Am J Clin Nutr. 2017 Dec;106(Suppl 6):1655S-1662S. doi: 10.3945/ajcn.117.156000. Epub 2017 Oct 25.

Iron status in pregnant women and women of reproductive age in Europe

Milman N1,2, Taylor CL3, Merkel J3, Brannon PM3,4.

Author information

1 – Departments of Clinical Biochemistry and
2 – Obstetrics, Naestved Hospital, University College Sjaelland, Naestved, Denmark.
3 – Office of Dietary Supplements, NIH, Bethesda, MD; and.
4 – Division of Nutritional Sciences, Cornell University, Ithaca, NY.


Understanding the iron status in pregnant women in Europe provides a foundation for considering the role of iron screening and supplementation. However, available reports and studies have used different approaches that challenge the devising of overall summaries. Moreover, data on pregnant women are limited, and thus, data on women of reproductive age provide useful background information including baseline iron stores in pregnant women. This review considered data that are available from >15 European countries including national surveys and relevant clinical studies. In European women of reproductive age, median or geometric mean serum ferritin (SF) concentrations were estimated at 26-38 μg/L. Approximately 40-55% of this population had small or depleted iron stores (i.e., SF concentration ≤30 μg/L), and 45-60% of this population had apparently replete iron stores. The prevalence of iron deficiency (ID) and iron deficiency anemia (IDA) was 10-32% and 2-5%, respectively, depending on the cutoffs used. Approximately 20-35% of European women of reproductive age had sufficient iron stores (SF concentration >70 μg/L) to complete a pregnancy without supplementary iron. During pregnancy, European women in controlled supplementation trials who were not receiving iron supplements displayed increasing prevalences of ID and IDA during pregnancy, which peaked in the middle to late third trimester. Available evidence has suggested that, in gestational weeks 32-39, the median or geometric mean SF concentrations were 6-21 μg/L, and prevalences of ID and IDA were 28-85% and 21-35%, respectively. Women who were taking iron supplements had higher iron status and lower prevalences of ID and IDA, which were dependent on the dose of iron and compliance. The data suggest that, in Europe, the iron status of reproductive-aged women varies by region and worsens in pregnancy without iron supplementation.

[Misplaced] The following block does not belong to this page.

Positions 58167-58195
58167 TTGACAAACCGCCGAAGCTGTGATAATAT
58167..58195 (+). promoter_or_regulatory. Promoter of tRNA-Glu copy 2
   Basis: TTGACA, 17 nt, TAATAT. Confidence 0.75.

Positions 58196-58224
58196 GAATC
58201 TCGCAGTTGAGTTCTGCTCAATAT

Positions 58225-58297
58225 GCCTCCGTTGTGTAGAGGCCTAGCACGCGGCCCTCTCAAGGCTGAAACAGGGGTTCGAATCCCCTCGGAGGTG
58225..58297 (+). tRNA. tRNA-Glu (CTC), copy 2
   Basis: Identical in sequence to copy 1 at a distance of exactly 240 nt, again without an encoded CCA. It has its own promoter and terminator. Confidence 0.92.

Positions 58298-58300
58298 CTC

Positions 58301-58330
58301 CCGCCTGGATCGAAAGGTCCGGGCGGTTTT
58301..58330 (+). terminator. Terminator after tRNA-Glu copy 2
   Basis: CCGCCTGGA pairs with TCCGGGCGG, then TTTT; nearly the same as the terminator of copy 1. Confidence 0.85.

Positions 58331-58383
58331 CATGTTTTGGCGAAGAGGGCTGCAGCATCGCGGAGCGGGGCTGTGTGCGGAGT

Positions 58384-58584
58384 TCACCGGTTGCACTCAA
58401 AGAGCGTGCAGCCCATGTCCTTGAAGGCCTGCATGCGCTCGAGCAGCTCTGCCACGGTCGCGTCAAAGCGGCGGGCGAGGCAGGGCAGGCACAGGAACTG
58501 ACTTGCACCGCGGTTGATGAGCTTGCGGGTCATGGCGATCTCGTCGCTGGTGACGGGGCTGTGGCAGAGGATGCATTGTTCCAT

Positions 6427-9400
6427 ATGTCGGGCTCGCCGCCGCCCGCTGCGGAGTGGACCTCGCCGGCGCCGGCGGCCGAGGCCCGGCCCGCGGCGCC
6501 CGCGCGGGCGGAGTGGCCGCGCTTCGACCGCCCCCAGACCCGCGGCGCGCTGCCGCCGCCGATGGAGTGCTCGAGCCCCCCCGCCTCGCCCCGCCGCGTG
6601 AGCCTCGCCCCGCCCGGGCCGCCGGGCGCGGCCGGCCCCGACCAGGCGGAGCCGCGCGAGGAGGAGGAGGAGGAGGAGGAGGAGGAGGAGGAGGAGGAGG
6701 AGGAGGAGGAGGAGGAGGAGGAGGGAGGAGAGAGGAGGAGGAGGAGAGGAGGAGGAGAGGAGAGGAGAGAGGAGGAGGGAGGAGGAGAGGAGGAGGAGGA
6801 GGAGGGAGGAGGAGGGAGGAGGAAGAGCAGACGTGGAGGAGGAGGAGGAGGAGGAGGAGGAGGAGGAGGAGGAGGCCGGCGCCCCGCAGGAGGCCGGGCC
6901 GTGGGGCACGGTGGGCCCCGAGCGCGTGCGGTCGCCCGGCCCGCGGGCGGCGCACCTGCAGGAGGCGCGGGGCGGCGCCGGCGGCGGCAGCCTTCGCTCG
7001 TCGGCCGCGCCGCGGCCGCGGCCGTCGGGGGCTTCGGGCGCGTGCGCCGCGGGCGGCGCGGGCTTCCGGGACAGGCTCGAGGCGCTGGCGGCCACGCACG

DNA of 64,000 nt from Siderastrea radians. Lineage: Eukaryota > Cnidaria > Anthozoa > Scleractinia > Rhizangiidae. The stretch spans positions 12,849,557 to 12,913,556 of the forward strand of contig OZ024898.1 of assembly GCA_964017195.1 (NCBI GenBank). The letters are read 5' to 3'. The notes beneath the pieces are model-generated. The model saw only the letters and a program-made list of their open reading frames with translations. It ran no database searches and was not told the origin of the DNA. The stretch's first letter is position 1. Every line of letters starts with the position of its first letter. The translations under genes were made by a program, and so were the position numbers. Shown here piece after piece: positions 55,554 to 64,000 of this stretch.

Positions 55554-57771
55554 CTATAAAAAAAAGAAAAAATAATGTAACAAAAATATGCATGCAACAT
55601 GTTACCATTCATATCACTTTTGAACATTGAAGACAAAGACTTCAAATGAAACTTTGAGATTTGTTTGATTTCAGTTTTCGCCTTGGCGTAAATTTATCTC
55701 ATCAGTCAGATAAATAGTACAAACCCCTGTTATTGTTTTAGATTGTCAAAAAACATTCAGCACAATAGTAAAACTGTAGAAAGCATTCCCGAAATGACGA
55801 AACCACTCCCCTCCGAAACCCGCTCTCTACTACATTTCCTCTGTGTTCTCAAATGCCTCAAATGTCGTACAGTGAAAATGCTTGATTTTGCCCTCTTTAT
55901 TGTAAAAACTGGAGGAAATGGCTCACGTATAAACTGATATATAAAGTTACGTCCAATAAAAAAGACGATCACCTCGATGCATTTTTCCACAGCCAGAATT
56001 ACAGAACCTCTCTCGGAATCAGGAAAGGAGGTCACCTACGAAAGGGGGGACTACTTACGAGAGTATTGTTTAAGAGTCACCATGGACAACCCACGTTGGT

KEYWORDS: European women; iron deficiency; iron deficiency anemia; iron overload; iron replete; iron status; pregnancy; premenopausal women

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